Jeff Decker is a historian and artist famed for his bronze sculptures of vintage motorcycles. He grew up surrounded by the car culture of southern California in the 60s; today he’s based in the Hippodrome Studio in Utah, and he’s passionate about “anything mechanical that started out well-made and has endured decades without ever being molested”.
What was the first motorcycle you bought with your own money? From before I could walk there were mini bikes, just around, for the using. The first bike I felt real ownership for was a nice shiny new Honda 50 we stole from a local rich kid. It was only a few hours, but I owned it nonetheless. I crashed it, and to this day have a lovely crescent moon scar from the exhaust pipe lying on my right leg as I laughed and cried, while pinned under the bike, as the rich kid was punching me! First proper purchase would have been a Silver Pigeon or Honda Dream, some junk that a high school boy could afford.
What do you think is the most beautiful production motorcycle ever built? Production bikes tend to be dogs. The prototypes and factory racers were always the beauties. Iver Johnson (below) made a few stunners in the teens that used tons of proprietary parts that were lovely, including their own carbs and parts that most other factories sourced out. It was in an elegant grey livery and overall nice stance and proportion. K models weren’t too ugly stock…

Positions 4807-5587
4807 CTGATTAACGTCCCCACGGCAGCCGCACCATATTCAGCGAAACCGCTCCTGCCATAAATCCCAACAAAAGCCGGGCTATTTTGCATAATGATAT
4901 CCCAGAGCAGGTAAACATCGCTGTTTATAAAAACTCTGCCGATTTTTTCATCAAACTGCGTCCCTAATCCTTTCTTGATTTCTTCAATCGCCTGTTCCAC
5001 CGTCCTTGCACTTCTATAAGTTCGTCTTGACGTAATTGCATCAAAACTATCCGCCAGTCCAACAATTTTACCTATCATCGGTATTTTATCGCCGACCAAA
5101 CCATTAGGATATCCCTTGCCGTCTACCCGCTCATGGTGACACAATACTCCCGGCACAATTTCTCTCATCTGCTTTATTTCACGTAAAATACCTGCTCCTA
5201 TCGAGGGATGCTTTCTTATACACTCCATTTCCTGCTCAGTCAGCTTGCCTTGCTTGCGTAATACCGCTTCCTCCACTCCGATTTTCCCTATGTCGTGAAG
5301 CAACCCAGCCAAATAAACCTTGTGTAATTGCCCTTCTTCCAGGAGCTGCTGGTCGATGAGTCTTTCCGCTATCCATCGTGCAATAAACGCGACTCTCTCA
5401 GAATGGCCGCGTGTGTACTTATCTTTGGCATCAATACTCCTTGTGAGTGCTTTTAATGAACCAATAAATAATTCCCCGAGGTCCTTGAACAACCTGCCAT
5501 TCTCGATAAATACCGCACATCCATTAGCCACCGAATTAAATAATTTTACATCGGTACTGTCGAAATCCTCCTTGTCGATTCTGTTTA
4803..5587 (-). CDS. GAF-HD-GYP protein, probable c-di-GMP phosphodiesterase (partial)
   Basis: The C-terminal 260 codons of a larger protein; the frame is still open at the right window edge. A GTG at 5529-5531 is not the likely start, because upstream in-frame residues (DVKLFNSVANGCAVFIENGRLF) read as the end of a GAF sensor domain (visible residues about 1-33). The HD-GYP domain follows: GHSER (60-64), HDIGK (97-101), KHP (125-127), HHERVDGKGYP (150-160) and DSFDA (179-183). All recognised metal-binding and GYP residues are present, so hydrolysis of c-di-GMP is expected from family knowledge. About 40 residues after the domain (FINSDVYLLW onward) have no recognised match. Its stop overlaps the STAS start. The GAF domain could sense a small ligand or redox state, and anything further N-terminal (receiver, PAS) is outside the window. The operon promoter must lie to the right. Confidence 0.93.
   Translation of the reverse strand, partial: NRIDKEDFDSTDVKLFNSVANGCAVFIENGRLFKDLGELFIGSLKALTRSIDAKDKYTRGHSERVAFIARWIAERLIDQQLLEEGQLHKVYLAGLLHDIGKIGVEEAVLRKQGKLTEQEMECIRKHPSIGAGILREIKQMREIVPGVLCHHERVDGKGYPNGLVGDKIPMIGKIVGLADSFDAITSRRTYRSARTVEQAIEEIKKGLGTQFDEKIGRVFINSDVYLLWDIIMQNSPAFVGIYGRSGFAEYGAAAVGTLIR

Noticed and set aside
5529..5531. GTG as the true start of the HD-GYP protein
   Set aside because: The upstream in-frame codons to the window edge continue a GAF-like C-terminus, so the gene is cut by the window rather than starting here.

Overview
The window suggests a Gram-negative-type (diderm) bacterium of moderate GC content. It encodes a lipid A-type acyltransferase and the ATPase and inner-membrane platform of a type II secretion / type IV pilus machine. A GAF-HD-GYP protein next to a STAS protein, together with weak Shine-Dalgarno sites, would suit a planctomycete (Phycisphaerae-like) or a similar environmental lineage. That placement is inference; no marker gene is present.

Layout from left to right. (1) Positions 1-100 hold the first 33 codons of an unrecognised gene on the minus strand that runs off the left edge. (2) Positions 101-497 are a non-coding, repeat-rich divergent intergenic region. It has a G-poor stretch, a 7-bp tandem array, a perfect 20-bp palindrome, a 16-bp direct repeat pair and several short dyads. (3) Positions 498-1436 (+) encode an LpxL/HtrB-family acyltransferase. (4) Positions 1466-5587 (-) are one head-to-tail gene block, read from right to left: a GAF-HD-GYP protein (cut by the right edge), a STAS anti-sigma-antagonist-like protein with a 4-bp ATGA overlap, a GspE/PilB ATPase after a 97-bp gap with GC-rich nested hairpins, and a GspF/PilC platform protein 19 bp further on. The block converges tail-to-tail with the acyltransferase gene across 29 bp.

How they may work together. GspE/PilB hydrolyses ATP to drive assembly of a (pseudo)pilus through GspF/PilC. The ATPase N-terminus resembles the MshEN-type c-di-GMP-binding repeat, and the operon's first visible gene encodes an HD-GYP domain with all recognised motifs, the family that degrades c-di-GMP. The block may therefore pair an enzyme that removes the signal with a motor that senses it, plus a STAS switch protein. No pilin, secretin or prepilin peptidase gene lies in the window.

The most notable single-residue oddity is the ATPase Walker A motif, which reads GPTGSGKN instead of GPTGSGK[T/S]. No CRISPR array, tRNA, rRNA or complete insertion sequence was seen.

What motorcycle do you despise? Show winners at modern custom bike shows. These crazy over-thought, over-built, gross contraptions that hardly function as a motorcycle.
What is your idea of perfect happiness? A quiet place with a good book… in a room full of Cyclones, Crocker, Koslows, Honda factory multis, factory MVs, all in as-raced condition. And a Britton, a Moto Guzzi V8 (below), and of course world peace.
Electric motorcycles: Yes or No? Yes. But I won’t buy one.
What is your favorite journey? Heavy. Life, I suppose. Traveling with my family and friends through life. The Cannonball. Trips to Italy and Japan. Starting a sculpture and finishing it. That is a pretty open question.
Which ‘everyday’ modern bikes do you think will become future classics? The equivalent of the Honda CB750 or Moto Guzzi V7 Sport, if you like? I should pay more attention—I really don’t know or care. Perhaps a Ducati 998S (below).
Who are your real-life motorcycling heroes? Maldwyn Jones (below), Jim Davis, Leslie Parkhurst, Otto Walker, Shrimp Burns, Ralph Hepburn, Ray Weishaar, Joe Petrali, Dick Mann, Cal Rayborn, Mike Hailwood, Kenny Roberts, Barry Sheen, Sonny Barger, Cole Foster, John Sawahski, Willie G. Davidson. Lots of folks, racers mainly.
Are you optimistic for the future of motorcycling? I focus more on the past: the future of motorcycling has always seemed boring and bleak. The most interesting blips in our motorcycling future will be revivals.
What is your current state of mind? I’d need therapy or heavy meds to be able focus on a current state… sorry.
Visit Jeff Decker’s website and click ‘Artwork’ to see his exquisite fine art bronzes.